How to Fix Freezing of Linux Kernel on Intel’s Bay Trail SoCs ( Celeron )

A patch fixes the frequent freezing at the Bay Trail has become known low-cost processors, the Celeron series on Linux. The SoCs are installed in cheap notebooks and other cheap hardware.

Bay Trail SoCs are known to be critical in Linux. This ranges from installation problems to crashes every minute. Intel knows the problem. It stands in an errata under the abbreviation VLP52 and is classified as No Fix , so Intel does not fix it .

Affected by the freeze, which usually occurs a few minutes after booting the system, are SoCs such as J1900, Celeron N2840, Celeron N2940, Atom Z3736F and Pentium N3540. The error that caused the crash was initially suspected in the GPU, but then localized in the power management of the chip and is described in a Bugzilla bug report. The problems only occur with many users if a graphical user interface is used.

The problem occurs when the system enters sleep mode C-State 6 (C6) after an interrupt service routine (ISR) is started but before it is terminated and the program continues at the interrupted location. A previously used workaround was to set the processor to C state 1 by passing the intel_idle.max_cstate = 1 parameter to the kernel . However, this leads to increased energy consumption and thus to shorter battery life.

The patch from Wolfgang M. Reimer disables only the C-States 6 and activates the C7-Core-States at the same time . This preserves the energy-saving options. The workaround introduced in mid-July was tested by many users and showed almost all the convincing results. However, some users also report that the problems with kernel 4.7 no longer occur even without the patch on their hardware.

patch (


#description: Disables all C6 and enables all C7 core states for Baytrail CPUs
#author:      Wolfgang Reimer <linuxball (at)>
#date:        2016014
#version:     1.0    
#usage:       sudo <path>/
#notes:       Intended as test script to verify whether erratum VLP52 (see
#             [1]) is the root cause for kernel bug 109051 (see [2]). In order
#             for this to work you must _NOT_ use boot parameter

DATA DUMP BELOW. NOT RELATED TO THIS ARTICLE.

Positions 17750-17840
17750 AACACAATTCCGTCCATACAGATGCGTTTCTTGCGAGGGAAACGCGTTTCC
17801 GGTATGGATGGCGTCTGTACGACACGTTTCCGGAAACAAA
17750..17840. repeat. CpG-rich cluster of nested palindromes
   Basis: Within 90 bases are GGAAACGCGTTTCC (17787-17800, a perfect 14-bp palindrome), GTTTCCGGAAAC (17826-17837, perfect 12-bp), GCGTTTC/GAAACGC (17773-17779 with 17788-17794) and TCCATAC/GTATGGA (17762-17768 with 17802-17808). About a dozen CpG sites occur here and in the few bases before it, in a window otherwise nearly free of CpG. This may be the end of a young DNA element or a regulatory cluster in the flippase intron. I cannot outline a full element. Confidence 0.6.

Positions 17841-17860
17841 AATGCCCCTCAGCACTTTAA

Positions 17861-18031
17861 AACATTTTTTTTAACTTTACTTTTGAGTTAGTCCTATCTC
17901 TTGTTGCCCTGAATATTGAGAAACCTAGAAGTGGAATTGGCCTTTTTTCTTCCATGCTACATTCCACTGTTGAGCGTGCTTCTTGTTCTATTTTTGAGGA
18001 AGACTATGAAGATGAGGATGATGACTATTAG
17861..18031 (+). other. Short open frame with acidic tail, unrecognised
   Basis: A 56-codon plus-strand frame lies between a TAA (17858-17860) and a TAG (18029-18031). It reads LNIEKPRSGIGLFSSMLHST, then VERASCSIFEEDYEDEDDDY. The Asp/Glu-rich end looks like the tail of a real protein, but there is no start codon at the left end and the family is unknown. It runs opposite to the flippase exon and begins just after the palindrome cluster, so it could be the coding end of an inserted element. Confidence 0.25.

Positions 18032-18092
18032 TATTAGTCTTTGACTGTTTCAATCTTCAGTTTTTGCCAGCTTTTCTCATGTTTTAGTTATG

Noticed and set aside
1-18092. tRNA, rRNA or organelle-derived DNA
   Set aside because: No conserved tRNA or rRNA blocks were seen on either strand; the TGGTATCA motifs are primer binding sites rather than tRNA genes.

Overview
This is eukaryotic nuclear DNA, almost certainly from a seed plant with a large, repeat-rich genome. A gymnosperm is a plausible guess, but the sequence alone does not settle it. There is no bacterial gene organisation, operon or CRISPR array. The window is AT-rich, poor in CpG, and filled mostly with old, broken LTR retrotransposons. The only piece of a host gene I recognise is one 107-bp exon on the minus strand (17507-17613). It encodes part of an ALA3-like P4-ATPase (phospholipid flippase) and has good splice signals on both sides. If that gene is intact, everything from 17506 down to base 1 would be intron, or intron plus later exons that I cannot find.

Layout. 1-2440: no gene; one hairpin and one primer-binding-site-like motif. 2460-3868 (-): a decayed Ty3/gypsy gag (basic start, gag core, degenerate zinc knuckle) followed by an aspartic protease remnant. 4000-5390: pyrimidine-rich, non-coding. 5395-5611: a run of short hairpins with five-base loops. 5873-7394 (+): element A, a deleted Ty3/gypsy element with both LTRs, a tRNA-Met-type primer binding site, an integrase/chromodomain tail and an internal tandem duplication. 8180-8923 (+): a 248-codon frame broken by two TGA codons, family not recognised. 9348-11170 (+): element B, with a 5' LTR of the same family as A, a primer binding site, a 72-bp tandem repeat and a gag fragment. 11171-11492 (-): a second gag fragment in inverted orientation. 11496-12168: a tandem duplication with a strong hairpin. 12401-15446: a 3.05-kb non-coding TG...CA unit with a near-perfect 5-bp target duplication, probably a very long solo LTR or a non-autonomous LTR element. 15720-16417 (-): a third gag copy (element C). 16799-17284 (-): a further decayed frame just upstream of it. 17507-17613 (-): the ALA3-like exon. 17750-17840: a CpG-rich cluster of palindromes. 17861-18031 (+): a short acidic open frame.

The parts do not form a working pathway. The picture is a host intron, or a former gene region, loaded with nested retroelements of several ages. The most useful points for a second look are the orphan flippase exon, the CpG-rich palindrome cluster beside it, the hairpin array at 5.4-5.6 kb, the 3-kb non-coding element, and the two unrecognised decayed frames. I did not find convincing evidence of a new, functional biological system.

#             intel_idle.max_cstate=<number>.
# [1]
# [2]

# Disable ($1 == 1) or enable ($1 == 0) core state, if not yet done.
disable() {
	local action
	read disabled <disable
	test "$disabled" = $1 && return
	echo $1 >disable || return
	action=ENABLED; test "$1" = 0 || action=DISABLED
	printf "%-8s state %7s for %s.\n" $action "$name" $cpu  

# Iterate through each core state and for Baytrail (BYT) disable all C6
# and enable all C7 states.
cd /sys/devices/system/cpu
for cpu in cpu[0-9]*; do
	for dir in $cpu/cpuidle/state*; do
		cd "$dir"
		read name <name
		case $name in
			C6*-BYT) disable 1;;
			C7*-BYT) disable 0;;
		cd ../../..



2 thoughts on “How to Fix Freezing of Linux Kernel on Intel’s Bay Trail SoCs ( Celeron )

  1. After 4 months of distro hopping, I finally decided to try Ubuntu Mate 19.10 daily build on my T100ta. Kernal 5.3 has baytrail fixes. Had to add bootia32 file to the live usb EFI/boot folder and EVERYTHING works out of box! No c-state errors, no random freezing, backlight controls work, sound works, wifi, blutooth, EVERYTHING! No issues at all after 4 days of trying to break this install. Mate is very fast and aesthetically pleasing. If you want a completely functional Transformer, this is by far the best and simplest to install distro.

  2. I loved linux back then (mint to be specific) so I wanted to keep my desktop pc with Windows 10 and my laptop (with the pentium N3540) with Mint. But when I tried that or Ubuntu or Fedora, the damn thing just kept freezing after 5 minutes or so. Now after reading this I’ll give it a try once again, hopefully it runs with no problems.

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